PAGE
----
1807        Jul 4, Giuseppe Garibaldi (1807-1882) Italian military leader, was born in Nice, France. He led the movement to make Italy one nation.
    (HN, 7/4/98)(IB, Internet, 12/7/98)

1807        In Naples Major Leopold Hugo, the father of Victor Hugo, was promoted after a successful campaign against the Calabrian banditti.
    (WSJ, 2/10/98, p.A16)

1807-1881    Giovanni Ruffini, Italian writer: "Curses are like processions. They return to the place from which they came."
    (AP, 1/8/00)

1808        Apr 30, Italian Pellegrini Turri built the 1st practical typewriter for the blind Countess Carolina Fantoni da Fivizono, the world's first typist.
    (SFEC, 1/10/99, Z1 p.8)(SFC, 7/26/00, p.D3)(MC, 4/30/02)

1808        May 30, Napoleon annexed Tuscany and gave it seats in French Senate.
    (MC, 5/30/02)

1808        Aug 1, Joachim Murat (1767-1815), French marshal and Napoleon's brother in law, became king of Naples (1808-1815) and Sicily.

1810        Aug 10, Camillo di Cavour, helped bring about the unification of Italy under the House of Saxony.
    (HN, 8/10/99)

1811        Aug 12, John FE Acton (77), cruel premier of Naples, died.
    (MC, 8/12/02)

1813        Oct 9, Giuseppe Verdi, Italian composer (Traviata, Rigoletto, Aida), was born. [see Oct 10]
    (MC, 10/9/01)

1813        Oct 10, Composer Giuseppe Verdi was born in Le Roncole, Italy. [see Oct 9]
    (HFA, ‘96, p.40)(AP, 10/10/97)(HN, 10/10/98)

1813        The Rossini opera "L’Italiana in Algeri" had its premier in Venice.
    (SFC, 7/12/97, p.E1)

1814        Rossini composed his opera "Il Turco in Italia."
    (WSJ, 11/10/98, p.A20)

1815        Sep 28, Joachim Murat's fleet sailed from Corsica to Naples.
    (MC, 9/28/01)

1815        Oct 8, General Joachim Murat's forces landed at Pizzo, Italy.
    (MC, 10/8/01)

1815        Oct 13, Joachim Murat, marshal of France and King of Naples (1808-15), was executed.
    (MC, 10/13/01)

1815        Sant’ Antioco, Sardinia, was the site of the last big Moorish raid on Italy. More than a hundred Sardinians were seized as slaves.
    (Econ., 2/21/15, p.51)

1816        Feb 5, Gioachino Rossini's Opera "Barber of Seville," premiered in Rome.
    (MC, 2/5/02)

1816        Feb 13-14, Teatro San Carlo in Naples was destroyed by fire.
    (MC, 2/13/02)

1816        G. Rossini composed his opera "Otello."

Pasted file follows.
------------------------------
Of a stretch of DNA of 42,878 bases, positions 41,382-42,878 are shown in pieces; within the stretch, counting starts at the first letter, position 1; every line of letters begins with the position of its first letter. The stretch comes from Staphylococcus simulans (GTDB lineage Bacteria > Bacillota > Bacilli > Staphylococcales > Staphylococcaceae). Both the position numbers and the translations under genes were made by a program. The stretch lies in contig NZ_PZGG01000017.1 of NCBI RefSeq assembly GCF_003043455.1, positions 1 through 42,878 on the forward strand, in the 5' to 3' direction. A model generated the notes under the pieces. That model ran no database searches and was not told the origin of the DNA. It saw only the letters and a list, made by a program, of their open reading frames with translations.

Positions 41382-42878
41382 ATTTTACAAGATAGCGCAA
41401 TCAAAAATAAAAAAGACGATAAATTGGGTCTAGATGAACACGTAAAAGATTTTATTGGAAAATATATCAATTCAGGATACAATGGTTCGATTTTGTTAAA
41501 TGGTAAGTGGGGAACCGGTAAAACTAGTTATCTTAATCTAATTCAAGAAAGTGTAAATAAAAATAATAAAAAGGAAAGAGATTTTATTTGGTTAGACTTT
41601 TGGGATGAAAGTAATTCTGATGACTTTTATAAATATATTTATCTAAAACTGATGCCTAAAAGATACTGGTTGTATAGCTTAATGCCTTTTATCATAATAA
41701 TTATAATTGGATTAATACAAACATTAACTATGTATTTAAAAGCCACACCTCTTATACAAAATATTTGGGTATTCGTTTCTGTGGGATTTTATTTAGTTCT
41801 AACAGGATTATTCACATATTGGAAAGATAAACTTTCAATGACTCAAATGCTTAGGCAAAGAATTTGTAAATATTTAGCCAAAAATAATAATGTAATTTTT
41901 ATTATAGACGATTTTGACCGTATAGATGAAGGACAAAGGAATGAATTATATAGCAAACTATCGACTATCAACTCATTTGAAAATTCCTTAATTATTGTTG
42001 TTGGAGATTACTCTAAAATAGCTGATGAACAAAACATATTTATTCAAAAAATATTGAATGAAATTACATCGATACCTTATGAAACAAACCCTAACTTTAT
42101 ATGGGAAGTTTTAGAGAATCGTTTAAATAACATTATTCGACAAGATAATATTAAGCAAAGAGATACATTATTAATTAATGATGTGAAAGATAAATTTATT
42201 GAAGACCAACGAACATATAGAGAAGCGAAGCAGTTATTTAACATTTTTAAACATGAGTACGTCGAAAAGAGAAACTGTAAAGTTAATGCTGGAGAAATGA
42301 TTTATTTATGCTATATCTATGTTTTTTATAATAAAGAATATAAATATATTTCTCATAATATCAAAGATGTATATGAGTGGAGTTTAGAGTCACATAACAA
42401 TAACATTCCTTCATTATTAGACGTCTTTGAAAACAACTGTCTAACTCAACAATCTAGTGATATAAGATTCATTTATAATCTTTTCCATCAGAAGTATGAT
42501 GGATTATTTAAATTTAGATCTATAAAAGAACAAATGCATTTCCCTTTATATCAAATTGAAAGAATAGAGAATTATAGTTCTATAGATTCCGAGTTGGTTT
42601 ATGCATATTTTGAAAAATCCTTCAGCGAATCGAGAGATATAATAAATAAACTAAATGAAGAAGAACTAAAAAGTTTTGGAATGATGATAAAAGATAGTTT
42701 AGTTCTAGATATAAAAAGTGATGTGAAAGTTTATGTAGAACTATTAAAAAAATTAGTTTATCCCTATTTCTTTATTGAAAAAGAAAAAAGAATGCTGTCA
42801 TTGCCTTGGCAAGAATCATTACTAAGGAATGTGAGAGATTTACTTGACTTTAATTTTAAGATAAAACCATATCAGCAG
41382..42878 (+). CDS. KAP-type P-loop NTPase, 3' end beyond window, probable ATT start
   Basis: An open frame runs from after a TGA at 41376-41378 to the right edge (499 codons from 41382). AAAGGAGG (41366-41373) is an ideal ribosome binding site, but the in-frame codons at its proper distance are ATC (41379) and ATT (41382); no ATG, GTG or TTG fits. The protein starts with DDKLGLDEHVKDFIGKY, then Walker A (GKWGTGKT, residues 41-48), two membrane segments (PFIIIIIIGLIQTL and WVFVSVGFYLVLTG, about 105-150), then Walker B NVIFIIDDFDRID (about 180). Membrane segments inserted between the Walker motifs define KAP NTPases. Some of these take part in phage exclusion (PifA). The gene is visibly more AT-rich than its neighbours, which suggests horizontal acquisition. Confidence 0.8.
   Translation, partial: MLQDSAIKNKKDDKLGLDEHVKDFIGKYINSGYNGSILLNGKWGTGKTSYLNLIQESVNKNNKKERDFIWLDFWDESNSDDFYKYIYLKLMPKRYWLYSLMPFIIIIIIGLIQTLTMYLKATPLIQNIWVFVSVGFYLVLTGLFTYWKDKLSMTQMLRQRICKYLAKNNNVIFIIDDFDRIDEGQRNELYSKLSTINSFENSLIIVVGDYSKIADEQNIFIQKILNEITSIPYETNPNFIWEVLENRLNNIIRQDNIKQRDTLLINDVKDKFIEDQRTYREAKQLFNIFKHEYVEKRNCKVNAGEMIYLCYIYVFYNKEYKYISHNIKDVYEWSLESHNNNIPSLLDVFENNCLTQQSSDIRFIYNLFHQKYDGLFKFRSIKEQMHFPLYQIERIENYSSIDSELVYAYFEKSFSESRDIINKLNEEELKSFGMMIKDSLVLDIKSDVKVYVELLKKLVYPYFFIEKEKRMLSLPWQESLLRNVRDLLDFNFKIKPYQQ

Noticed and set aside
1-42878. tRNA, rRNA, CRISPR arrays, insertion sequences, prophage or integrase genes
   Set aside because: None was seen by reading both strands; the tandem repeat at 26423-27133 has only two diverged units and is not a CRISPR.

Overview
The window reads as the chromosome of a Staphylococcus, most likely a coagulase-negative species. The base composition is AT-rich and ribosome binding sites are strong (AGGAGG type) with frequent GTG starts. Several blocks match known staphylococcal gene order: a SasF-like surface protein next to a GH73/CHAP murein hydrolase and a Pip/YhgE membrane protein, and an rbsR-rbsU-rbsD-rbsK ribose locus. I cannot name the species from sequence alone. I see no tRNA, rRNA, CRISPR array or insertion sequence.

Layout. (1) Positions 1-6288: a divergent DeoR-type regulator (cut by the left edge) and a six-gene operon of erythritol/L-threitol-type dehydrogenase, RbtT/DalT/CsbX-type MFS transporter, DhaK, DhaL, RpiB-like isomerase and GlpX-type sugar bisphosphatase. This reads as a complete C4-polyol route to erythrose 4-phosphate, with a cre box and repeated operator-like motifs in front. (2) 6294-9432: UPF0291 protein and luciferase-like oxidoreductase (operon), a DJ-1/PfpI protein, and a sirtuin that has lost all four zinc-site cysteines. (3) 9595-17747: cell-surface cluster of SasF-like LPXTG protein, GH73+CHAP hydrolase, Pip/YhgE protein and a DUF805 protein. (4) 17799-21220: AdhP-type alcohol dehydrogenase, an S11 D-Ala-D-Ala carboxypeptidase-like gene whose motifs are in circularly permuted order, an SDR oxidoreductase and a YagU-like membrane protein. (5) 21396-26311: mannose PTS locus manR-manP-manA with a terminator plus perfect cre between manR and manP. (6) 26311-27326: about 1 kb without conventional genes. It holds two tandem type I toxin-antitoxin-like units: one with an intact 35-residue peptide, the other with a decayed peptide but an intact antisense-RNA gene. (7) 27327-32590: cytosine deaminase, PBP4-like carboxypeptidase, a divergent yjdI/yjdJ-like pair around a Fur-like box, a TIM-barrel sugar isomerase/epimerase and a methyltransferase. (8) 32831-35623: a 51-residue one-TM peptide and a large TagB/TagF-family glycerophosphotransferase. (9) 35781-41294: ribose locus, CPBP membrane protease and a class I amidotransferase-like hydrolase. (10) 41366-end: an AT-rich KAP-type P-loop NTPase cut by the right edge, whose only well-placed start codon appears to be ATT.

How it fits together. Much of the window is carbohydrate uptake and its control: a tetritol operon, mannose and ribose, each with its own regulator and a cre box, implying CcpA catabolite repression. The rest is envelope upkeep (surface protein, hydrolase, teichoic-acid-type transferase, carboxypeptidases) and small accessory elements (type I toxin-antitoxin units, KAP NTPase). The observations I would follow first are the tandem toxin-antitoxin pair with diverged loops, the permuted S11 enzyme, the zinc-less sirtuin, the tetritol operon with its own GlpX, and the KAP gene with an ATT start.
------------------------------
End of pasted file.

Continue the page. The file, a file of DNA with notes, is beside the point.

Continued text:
(SI-WPC, 1997)(SFC, 1/29/00, p.E3)(WSJ, 8/1/01, p.A12)

1817        Jan 25, Giocchino Rossini's opera "La Cenerentola" premiered in Rome. It was based on the Cinderella story.
    (WSJ, 11/2/95, p.A-12)(MC, 1/25/02)

1817        Nov 8, Andrea Appiana (63), Italian royal painter of Napoleon, died.
    (MC, 11/8/01)

1819        The opera "La Donna del Lago," by Gioacchino Antonio Rossini premiered in Naples. It was based on the Walter Scott romance "The lady of the Lake."
    (WSJ, 7/29/97, p.A12)

1820        Mar 14, Victor Emmanuel II, King of Sardinia (1849-61) and Italy (1861-78), was born.
    (MC, 3/14/02)

1820        May 12, Florence Nightingale (d.1910), Crimean War British nurse known as “Lady with the Lamp," was born in Florence, Italy. She is also known as the founder of modern nursing.
    (AP, 5/12/97)(http://en.wikipedia.org/wiki/Florence_Nightingale)

1821        Dec 28, Gioacchino Rossini moved to Bologna.
    (MC, 12/28/01)

1822        Mar 22, Gioacchino Rossini married Isabella Colbran in Bologna.
    (MC, 3/22/02)

1822        Jul 8, Percy Bysshe Shelley (b.1792), English poet, drowned while sailing in Italy at age 29.
    (HN, 7/8/01)

1822        Oct 13, Antonio Canova (b.1757), Italian sculptor, died at age 64. His work included a sculpture of Napoleon’s sister Pauline, as a semi-naked Venus Victrix.
    (http://en.wikipedia.org/wiki/Antonio_Canova)(Econ, 11/10/07, p.105)

1823        A fire in Rome destroyed a basilica, said to have been built over the burial site of St. Paul. This basilica had been built by Theodosius over an older church built over the burial site.  A new St. Paul Outside the Walls basilica was built over the site. In 2006 a sarcophagus was uncovered that dated to at least 390BC.